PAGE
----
A Guide to Metal Jewelry
Industry pros answer common questions so you can get the most for your money.
It's durable, it's inexpensive, and it looks great with basic black. What's not to love?
What, exactly, is sterling silver?
Sterling silver consists of 92.5 percent pure silver alloyed with 7.5 percent of other metals, usually copper, which makes it harder and more durable. (An alloy is a fusion of two or more elements, at least one of which is a metal.) If the silver hails from another country, the country of origin along with the silver's purity may appear on the jewelry.
What other markings should I look for?
Pieces made of sterling silver should be stamped "925" (for 925 parts pure silver per 1,000) and also with the name or registered trademark of the manufacturer.
What other types of silver are there?
Designers don't usually work in pure silver, since it's quite soft. (A ring made of it would be damaged by the slightest bump.) If you don't fancy sterling, silver-plated jewelry is a fine alternative. In the plating process, a layer of silver is bonded to a base metal, such as nickel or copper. The price of silver-plated pieces usually depends on the thickness of the silver. Thicker, more expensive layers generally last longer, while cheaper coatings can wear off.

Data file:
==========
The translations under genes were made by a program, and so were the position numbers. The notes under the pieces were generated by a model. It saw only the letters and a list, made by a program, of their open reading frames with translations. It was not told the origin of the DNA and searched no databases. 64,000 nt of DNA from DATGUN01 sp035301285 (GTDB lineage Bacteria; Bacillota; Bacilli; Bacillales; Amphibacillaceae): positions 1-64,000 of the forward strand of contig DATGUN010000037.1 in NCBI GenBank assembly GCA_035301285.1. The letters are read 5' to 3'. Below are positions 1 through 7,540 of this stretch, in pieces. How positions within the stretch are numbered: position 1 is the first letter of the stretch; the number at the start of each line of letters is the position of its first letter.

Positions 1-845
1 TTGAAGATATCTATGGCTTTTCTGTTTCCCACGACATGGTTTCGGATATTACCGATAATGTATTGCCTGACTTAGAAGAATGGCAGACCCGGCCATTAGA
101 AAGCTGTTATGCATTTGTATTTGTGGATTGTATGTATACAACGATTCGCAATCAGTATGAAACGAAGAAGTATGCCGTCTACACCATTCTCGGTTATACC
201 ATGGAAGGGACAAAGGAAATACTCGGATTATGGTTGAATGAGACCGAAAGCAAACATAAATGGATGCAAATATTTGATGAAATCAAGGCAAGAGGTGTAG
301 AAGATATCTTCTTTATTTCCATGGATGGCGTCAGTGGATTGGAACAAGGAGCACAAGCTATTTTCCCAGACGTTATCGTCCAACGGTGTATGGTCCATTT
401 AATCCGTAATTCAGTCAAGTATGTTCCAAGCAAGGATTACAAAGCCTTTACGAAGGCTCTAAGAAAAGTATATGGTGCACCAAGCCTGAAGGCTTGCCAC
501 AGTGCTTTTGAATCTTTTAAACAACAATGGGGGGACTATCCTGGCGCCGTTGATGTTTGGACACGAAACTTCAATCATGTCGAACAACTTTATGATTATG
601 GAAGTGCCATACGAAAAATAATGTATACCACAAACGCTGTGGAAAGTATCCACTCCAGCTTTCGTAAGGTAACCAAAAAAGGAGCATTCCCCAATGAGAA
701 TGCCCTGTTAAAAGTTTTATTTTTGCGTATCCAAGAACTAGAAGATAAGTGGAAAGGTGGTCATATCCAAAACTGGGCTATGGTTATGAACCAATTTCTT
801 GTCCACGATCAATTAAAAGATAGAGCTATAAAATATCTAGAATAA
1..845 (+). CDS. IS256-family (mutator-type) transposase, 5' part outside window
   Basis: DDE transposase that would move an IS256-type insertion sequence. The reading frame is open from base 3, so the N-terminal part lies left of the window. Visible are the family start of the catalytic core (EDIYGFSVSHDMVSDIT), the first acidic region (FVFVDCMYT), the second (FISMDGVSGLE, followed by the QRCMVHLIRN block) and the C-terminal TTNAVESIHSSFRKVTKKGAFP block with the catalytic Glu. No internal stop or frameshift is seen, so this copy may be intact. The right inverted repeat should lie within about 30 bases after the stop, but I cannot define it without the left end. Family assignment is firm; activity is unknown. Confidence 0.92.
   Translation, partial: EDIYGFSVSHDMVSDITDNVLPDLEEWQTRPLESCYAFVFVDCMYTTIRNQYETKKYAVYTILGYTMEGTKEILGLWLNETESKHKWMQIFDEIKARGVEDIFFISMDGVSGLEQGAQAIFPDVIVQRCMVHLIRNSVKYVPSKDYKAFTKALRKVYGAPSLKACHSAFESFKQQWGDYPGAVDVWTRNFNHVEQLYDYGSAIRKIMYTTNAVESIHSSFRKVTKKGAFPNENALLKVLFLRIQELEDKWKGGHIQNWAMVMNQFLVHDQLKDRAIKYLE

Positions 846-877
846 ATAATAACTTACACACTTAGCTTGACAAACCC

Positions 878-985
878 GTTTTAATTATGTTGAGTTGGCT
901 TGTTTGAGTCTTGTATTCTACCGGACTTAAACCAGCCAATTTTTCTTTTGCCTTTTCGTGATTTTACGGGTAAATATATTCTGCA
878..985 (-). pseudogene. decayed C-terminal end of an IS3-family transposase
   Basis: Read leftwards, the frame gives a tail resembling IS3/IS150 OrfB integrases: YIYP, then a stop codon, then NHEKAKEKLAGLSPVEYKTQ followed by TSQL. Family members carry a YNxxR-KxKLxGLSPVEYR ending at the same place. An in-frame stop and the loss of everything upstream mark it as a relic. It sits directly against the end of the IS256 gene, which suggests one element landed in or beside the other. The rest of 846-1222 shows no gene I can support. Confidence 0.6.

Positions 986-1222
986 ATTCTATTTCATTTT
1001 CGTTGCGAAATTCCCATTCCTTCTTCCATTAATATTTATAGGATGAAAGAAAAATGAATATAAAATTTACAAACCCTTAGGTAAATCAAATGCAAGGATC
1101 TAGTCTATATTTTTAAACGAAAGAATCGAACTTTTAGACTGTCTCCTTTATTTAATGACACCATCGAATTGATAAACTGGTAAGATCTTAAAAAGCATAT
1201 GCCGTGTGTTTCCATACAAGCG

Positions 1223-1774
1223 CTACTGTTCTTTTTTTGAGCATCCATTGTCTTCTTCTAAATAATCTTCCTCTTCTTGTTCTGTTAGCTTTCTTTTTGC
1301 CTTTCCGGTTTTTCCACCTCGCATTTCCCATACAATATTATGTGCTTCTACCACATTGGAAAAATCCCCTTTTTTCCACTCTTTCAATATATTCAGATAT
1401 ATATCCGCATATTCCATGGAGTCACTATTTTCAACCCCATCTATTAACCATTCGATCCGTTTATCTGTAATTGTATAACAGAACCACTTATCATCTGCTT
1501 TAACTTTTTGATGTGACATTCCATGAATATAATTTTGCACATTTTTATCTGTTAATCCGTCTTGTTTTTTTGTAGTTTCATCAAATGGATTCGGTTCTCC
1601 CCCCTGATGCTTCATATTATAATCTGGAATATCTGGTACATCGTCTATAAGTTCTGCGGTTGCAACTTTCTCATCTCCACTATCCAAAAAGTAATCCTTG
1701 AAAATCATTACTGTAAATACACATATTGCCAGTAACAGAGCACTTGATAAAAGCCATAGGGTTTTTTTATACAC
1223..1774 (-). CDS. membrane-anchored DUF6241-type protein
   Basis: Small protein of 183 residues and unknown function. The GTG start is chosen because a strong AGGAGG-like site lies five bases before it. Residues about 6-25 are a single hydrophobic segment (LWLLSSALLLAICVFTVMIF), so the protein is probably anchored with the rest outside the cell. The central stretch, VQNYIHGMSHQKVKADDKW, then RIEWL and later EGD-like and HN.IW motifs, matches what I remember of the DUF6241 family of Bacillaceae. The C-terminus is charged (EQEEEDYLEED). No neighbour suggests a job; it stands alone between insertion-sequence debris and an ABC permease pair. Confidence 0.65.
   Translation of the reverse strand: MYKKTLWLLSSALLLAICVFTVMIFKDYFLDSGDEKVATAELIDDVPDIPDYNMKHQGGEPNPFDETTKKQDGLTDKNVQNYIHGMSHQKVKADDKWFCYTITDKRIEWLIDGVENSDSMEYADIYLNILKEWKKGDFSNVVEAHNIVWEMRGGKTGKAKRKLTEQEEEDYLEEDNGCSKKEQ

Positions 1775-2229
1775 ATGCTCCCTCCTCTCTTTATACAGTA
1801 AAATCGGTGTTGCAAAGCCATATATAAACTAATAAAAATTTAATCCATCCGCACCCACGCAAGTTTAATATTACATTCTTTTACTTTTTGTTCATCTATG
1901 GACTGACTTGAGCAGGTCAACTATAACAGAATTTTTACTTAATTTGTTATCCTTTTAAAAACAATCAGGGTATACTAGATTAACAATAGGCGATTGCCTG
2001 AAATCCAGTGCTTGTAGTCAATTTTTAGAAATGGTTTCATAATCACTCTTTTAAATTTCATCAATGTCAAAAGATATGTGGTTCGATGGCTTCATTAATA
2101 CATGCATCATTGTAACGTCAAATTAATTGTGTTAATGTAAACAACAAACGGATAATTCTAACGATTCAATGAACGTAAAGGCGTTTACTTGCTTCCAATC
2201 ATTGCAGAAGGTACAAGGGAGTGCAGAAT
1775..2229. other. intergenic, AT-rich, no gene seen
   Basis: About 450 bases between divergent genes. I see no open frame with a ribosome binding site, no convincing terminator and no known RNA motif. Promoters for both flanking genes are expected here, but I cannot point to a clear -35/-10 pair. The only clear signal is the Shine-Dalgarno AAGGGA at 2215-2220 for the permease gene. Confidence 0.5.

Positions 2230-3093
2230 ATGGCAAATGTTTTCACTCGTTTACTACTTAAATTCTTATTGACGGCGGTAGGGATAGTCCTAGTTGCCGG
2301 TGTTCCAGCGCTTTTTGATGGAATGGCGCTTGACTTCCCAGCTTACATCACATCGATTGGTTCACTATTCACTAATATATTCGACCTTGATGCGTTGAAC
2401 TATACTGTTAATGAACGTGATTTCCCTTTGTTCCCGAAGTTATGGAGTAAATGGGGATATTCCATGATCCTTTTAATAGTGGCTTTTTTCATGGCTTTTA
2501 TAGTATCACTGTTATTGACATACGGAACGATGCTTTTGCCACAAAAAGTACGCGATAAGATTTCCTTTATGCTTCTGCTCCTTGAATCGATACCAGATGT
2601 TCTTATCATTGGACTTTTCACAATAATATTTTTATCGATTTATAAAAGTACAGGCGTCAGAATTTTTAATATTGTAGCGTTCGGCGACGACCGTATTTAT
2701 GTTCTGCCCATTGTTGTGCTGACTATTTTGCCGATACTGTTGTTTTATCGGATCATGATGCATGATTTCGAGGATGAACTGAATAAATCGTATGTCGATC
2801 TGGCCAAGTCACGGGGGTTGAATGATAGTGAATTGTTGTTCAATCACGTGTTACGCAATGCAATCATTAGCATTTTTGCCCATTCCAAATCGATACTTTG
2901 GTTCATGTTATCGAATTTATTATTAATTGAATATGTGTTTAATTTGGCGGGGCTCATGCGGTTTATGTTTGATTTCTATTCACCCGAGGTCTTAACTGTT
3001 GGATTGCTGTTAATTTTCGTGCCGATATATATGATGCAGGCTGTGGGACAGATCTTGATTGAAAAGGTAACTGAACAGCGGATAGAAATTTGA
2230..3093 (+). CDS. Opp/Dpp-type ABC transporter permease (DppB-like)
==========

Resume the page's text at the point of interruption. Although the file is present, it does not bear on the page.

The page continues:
Silver is inexpensive, right? So why are some pieces extremely pricey?
Basic machine-made pieces can cost as little as your lunch. If a piece has a higher price tag than you would expect, you're probably paying for the design (details such as gemstones and workmanship) rather than for just the metal itself. For a hand-crafted piece in gold at the same price, "you'd get something that is maybe one-tenth the size" and not as beautifully crafted, says Scott Kay, a jewelry designer in Teaneck, New Jersey. Because silver is a precious metal that's malleable, resistant to corrosion, and inexpensive, "it's the perfect playground for designers," says Kay.
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